Can you be thankful without directing your gratitude toward something or someone? I wonder this Thanksgiving Sunday about feeling thankful, about expressing grateful feelings without knowing exactly what or whom I ought to be thankful to, a euphoria without knowledge of its source. I have moments—sometimes days—like that.
Long ago now, I had an epiphany forced upon me by circumstance, the revelation being that to thank God, or Allah, or the Buddha specifically for my abundant food, for instance, could hardly be consistent without its corollary, namely that the deity that chose to grant me such good fortune also chose to let—or cause—my neighbour to go hungry. The conundrum caused too much stress to ancient theologians, I concluded, and so a second god, an evil one, was invented so that a different deity could be blamed for the ubiquity of evils and failures.
But whether the ancients were right or wrong in their world view regarding good and evil, they did prepare for us some remarkable insights. I'm intrigued by their thoughts on Sabbath, for instance, a deliberate check on our tendency to overdo practically every project that engages us: too much focus on ourselves, too much property and stuff, obsessive preoccupations with self-indulgences. The Sabbath is a stop sign that urges us to take stock of our lives and reset if necessary.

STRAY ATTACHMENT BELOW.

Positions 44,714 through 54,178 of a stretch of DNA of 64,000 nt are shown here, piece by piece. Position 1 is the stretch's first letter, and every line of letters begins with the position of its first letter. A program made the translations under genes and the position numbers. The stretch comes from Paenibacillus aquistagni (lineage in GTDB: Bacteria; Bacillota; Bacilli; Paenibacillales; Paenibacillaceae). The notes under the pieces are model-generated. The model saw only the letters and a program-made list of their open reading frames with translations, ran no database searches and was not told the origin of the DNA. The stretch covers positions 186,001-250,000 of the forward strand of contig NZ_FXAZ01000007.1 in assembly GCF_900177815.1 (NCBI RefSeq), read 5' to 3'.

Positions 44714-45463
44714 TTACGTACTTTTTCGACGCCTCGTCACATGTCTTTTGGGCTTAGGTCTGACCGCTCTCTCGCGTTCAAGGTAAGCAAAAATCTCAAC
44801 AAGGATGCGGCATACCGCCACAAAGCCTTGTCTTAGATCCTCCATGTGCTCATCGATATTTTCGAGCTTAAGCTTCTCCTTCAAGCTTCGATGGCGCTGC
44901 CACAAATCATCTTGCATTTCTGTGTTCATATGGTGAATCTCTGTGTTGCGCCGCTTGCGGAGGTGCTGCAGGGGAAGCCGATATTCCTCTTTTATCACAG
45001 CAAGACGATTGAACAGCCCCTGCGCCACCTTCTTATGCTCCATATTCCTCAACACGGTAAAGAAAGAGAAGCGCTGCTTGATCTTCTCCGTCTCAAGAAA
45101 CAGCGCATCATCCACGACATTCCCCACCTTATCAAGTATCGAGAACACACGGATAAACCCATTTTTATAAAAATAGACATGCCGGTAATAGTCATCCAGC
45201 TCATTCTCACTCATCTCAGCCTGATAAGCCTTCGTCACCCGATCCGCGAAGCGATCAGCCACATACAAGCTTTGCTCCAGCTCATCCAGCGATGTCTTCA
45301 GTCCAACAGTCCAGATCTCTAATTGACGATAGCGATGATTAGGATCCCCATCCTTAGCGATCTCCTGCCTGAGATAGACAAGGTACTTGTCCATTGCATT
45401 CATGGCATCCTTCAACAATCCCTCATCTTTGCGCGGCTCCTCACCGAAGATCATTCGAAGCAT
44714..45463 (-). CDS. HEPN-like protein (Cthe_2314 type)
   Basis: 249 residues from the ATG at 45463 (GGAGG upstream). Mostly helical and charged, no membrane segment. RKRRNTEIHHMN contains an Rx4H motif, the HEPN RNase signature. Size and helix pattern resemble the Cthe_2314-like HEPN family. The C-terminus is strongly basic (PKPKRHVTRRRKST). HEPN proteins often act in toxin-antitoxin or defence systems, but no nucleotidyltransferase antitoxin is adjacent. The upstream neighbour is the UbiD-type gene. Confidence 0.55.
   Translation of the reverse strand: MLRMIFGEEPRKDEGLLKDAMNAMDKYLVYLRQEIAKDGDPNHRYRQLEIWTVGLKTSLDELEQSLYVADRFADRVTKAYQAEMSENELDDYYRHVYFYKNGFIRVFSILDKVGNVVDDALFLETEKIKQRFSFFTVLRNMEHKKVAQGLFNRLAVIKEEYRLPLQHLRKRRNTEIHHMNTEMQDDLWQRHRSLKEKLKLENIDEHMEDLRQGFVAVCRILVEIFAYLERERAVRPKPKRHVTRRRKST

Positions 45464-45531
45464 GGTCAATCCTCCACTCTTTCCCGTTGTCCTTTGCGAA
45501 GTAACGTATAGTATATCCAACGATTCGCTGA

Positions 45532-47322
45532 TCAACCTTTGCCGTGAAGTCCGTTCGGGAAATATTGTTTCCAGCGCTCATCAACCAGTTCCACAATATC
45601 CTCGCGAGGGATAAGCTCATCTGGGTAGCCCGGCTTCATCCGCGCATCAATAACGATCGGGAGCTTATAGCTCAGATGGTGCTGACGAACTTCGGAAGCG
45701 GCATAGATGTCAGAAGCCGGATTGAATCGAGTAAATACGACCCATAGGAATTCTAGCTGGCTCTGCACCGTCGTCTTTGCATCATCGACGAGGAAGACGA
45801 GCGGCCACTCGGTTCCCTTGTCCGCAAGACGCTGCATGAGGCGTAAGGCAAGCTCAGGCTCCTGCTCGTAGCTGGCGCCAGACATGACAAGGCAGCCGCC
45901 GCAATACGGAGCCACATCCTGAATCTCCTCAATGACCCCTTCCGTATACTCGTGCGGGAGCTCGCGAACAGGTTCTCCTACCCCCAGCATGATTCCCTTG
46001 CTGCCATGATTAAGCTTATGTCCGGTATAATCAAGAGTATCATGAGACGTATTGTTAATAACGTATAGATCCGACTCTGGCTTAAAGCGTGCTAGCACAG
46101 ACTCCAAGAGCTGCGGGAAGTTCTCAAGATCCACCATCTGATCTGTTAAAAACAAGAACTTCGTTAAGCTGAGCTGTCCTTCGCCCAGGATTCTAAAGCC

Perhaps Thanksgiving is a Sabbath of sorts, an acknowledgement that those things that keep us well-fed, safe and content have been won with great effort by those who went before us and by those that sweat and strain to build, to fix, to plant, to harvest so that we might be warm, safe and satisfied. My inclination this thanksgiving is to show the sincerest gratitude to my family, to my neighbours, to farmer friends, even to the man who always has a store of gasoline for me so I can drive thither and yon and the corner grocer for blessing me with friendship, hard work, skills.
And, of course, I will in a faltering, uncertain way give thanks for the miracle of this planet with its beauty, its sustaining resources, its air, water, soil and oxygen that deserve my gratitude with every breath I draw, with every apple I eat, with every waking morning even though my pleasure in all of it is brief and uncertain.
For certain, I did not make this happen.
My thoughts of thanksgiving often stray to the poetry of Gerard Manly Hopkins, whose verse sometimes baffled my English students completely, but whose sounds and images captivated the more one immersed oneself in them, studied them.
Gerard Manly Hopkins
Glory be to God for dappled things—
For skies of couple-colour as a brinded cow;
For rose-moles all in stipple upon trout that swim;
Fresh-firecoal, chestnut-falls; finches' wings;
Landscape plotted and pieced—fold, fallow, and plough;
And all trades, their gear and tackle and trim.
All things counter, original, spare, strange;
Whatever is fickle, freckled (who knows how?)
With swift, slow; sweet, sour; adazzle, dim;
He fathers-forth whose beauty is past change: